The regional leader claims 108 attacks were carried out in the following areas:
- 96 artillery attacks on Huliaipole, Novodanylivka, Novoandriivka, Stepnohirsk, Kamianske and other villages
- 6 multiple launch rocket system attacks on Huliaipilske, Bilohirsk and Temyrivka,
- Unmanned aerial vehicle attacks on Stepove, Olhivske, Malynivka and Chervone
- Missile attacks on the villages of Rizdvinka and Liubytske
CNN cannot independently verify battlefield developments.
Austria will finance land mine removal equipment worth 2 million euros (about $2.15 million) for Ukraine, the Austrian government said in a statement.
“Since the beginning of Russian aggression, civilians in Ukraine have suffered from globally outlawed landmines and explosive remnants of war. These life-threatening obstacles deny people nationwide access to essential infrastructure,” the statement reads.
The government went on to say that the dangerous land mines also complicate the use of agricultural land.
“Some 10.6 million people in Ukraine rely on demining assistance," the statement read. "With already more than 250,000 km² of Ukrainian territory, the area contaminated by landmines in Ukraine is about three times the size of Austria."
Ukrainian farmers have been forced to clear land mines by hand, risking their lives for planting season, CNN has previously reported.
An explosion in Russia's Pskov region damaged an administrative building of an oil pipeline near the border with Belarus, local governor Mikhail Vedernikov said Saturday.
Vedernikov claimed the building in the Nevelsky District was attacked by two drones.
There were no casualties and emergency services are at the scene, Vedernikov said.
Few other details are available on the incident at this stage, but we will bring you more as we get them.
Elsewhere in Russia Saturday, Ukrainian mortar shelling killed a construction worker near the border with Ukraine.
Shelling killed at least one person and wounded several others in Russia's Belgorod region Saturday, according to state news agency TASS.
The shelling targeted the region's Shebekinsky district and hit “two large enterprises,” Belgorod Gov. Vyacheslav Gladkov said, according to TASS. There is a fire at one facility, he added.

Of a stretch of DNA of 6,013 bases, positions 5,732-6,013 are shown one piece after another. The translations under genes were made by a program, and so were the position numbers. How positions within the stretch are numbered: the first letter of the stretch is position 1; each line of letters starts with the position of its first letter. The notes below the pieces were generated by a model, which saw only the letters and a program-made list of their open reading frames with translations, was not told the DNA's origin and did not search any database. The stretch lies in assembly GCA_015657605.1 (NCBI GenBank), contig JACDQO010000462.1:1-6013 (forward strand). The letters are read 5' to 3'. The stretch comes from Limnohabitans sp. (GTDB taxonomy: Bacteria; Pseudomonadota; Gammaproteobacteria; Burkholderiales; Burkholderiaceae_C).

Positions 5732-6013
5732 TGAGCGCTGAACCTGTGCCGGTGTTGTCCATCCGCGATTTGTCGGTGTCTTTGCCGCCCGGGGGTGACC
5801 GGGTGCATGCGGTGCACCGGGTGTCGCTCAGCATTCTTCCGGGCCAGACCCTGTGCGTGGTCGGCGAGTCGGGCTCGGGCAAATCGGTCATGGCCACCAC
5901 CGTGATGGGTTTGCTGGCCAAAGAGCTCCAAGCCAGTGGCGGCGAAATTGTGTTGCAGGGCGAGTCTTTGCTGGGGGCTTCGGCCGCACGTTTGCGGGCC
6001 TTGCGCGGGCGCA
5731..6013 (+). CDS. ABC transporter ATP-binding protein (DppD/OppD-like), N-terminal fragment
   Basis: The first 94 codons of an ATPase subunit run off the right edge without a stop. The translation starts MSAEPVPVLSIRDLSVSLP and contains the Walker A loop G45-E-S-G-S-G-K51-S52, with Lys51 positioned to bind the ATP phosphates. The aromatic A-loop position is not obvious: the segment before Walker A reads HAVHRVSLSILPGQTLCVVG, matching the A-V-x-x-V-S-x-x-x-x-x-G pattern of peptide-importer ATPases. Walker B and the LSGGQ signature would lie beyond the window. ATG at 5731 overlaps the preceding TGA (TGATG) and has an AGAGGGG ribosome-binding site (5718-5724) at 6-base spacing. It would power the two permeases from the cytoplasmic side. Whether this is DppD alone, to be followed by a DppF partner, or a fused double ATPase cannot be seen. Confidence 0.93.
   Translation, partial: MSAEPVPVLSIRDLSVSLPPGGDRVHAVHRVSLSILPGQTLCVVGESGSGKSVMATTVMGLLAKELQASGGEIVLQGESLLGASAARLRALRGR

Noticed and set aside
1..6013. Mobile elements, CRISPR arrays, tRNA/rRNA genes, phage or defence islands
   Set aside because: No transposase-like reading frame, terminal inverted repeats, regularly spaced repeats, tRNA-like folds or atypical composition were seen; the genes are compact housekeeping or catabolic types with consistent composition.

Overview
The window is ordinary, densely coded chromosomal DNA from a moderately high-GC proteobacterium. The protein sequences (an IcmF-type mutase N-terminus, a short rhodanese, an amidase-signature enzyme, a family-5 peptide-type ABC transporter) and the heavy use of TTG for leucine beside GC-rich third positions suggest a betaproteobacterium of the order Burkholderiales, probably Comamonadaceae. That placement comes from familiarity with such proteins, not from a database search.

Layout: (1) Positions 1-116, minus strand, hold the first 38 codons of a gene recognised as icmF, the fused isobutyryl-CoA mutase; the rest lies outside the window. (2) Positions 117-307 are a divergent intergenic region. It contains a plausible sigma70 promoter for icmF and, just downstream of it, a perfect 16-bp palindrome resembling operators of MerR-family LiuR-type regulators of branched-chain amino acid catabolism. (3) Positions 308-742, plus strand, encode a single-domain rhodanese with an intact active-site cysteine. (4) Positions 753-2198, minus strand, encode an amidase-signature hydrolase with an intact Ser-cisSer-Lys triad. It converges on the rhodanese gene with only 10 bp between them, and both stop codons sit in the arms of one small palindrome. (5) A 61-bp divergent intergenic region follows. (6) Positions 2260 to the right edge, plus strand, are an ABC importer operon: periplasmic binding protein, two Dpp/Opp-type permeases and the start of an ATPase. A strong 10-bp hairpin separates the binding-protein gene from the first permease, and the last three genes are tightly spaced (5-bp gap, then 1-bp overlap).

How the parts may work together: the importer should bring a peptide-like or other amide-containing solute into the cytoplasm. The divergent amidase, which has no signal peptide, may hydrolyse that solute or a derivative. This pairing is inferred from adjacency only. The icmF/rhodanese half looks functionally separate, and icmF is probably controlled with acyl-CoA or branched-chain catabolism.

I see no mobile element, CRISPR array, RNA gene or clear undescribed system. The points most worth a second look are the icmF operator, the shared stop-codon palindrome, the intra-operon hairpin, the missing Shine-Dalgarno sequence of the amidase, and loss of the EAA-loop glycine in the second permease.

Belgorod made headlines this week when a group of anti-Putin Russian nationals, who are aligned with the Ukrainian army, claimed responsibility for an attack there.
The region borders northeastern Ukraine.
Russia has shot down 12 Ukrainian drones over various settlements over the course of 24 hours, according to the Russian Ministry of Defense.
The ministry's news service claims Russia's defenses shot down drones in the self-proclaimed Luhansk People’s Republic and Donetsk People’s Republic, and in Russian-occupied Zaporizhzhia.
Russian air defense systems also intercepted two long-range "Storm Shadow" cruise missiles and 19 rockets from HIMARS multiple rocket launchers, it says.
Three explosions have been reported in Mariupol, a southern Ukrainian city occupied by Russia, a Ukrainian official said Saturday.
One of the explosions was caused by Russian air defense systems in Nikolske, a settlement just northwest of the city, Petro Andriushchenko, an adviser to the city's Ukrainian mayor, wrote on Telegram.
Smoke can also be seen rising from the side of a railway station in the area, according to Andriushchenko.
Pro-Russian officials have in recent days accused Ukraine of striking Mariupol, a city it once fiercely defended. Andriushchenko has commented on the blasts online, but the Ukrainian military has not officially claimed responsibility for the attacks.
CNN cannot independently verify battlefield developments.